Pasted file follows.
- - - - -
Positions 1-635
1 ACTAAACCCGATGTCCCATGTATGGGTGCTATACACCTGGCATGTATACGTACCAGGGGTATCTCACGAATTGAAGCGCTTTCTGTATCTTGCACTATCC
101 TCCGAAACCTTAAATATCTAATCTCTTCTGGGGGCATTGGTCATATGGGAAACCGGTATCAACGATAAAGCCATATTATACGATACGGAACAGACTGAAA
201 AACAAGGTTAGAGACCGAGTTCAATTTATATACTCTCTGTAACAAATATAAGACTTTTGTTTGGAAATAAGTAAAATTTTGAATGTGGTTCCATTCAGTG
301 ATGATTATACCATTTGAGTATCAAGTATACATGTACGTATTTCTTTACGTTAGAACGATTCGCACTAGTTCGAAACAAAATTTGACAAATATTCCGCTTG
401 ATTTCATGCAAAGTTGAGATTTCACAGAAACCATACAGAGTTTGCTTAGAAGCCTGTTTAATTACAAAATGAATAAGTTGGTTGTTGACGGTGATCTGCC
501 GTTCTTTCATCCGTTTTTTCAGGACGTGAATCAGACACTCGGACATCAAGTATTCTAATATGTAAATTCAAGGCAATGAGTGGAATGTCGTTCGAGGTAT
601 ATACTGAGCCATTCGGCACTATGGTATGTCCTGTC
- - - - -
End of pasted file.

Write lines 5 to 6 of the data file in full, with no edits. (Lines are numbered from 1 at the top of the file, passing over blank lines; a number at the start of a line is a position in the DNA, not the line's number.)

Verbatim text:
301 ATGATTATACCATTTGAGTATCAAGTATACATGTACGTATTTCTTTACGTTAGAACGATTCGCACTAGTTCGAAACAAAATTTGACAAATATTCCGCTTG
401 ATTTCATGCAAAGTTGAGATTTCACAGAAACCATACAGAGTTTGCTTAGAAGCCTGTTTAATTACAAAATGAATAAGTTGGTTGTTGACGGTGATCTGCC